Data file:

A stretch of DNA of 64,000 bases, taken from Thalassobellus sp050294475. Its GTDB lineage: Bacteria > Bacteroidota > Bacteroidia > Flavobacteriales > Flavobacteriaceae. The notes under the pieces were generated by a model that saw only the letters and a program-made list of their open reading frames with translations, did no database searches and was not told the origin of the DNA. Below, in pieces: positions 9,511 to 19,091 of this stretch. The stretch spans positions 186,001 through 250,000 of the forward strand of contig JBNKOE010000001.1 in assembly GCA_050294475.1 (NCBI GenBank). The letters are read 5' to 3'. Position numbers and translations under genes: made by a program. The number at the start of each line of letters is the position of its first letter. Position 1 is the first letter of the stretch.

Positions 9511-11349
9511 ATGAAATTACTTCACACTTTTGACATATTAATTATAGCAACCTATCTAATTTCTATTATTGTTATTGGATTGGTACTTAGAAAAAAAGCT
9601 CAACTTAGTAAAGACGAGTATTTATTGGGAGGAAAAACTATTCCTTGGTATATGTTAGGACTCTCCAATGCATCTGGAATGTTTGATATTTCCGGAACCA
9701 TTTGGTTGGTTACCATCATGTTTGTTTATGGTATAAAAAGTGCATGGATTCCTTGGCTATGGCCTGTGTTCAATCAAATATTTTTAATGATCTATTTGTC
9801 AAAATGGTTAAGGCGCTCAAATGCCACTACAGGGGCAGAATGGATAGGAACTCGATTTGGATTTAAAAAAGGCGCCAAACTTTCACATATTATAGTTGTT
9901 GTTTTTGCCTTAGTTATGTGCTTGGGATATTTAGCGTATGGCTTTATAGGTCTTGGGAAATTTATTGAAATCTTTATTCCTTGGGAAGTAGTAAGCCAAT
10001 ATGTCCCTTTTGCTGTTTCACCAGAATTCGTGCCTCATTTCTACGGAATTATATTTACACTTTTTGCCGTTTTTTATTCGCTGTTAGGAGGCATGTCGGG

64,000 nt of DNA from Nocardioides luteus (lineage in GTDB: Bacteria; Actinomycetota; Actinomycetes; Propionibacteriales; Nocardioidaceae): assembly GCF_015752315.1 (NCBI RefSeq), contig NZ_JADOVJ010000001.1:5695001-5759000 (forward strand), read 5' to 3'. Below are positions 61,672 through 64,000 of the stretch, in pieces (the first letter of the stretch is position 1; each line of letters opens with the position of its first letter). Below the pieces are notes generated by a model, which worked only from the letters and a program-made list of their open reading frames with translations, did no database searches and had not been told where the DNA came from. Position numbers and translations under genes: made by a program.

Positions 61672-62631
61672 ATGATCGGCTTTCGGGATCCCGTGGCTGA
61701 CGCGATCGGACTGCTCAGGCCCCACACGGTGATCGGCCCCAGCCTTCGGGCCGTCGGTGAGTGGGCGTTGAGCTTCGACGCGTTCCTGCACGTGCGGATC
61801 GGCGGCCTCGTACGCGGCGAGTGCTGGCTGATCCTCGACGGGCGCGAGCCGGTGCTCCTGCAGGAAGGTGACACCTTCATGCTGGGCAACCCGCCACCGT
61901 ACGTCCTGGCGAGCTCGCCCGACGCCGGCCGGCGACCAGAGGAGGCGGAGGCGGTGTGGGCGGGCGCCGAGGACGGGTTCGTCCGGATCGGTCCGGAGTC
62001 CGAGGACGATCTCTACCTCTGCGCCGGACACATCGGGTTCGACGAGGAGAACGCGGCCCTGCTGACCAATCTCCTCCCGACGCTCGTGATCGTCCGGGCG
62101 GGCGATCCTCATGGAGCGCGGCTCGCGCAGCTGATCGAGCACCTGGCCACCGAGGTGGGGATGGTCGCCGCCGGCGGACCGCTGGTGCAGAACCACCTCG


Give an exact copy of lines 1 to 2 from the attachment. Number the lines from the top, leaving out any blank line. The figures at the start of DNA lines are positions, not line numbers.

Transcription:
A stretch of DNA of 64,000 bases, taken from Thalassobellus sp050294475. Its GTDB lineage: Bacteria > Bacteroidota > Bacteroidia > Flavobacteriales > Flavobacteriaceae. The notes under the pieces were generated by a model that saw only the letters and a program-made list of their open reading frames with translations, did no database searches and was not told the origin of the DNA. Below, in pieces: positions 9,511 to 19,091 of this stretch. The stretch spans positions 186,001 through 250,000 of the forward strand of contig JBNKOE010000001.1 in assembly GCA_050294475.1 (NCBI GenBank). The letters are read 5' to 3'. Position numbers and translations under genes: made by a program. The number at the start of each line of letters is the position of its first letter. Position 1 is the first letter of the stretch.

Positions 9511-11349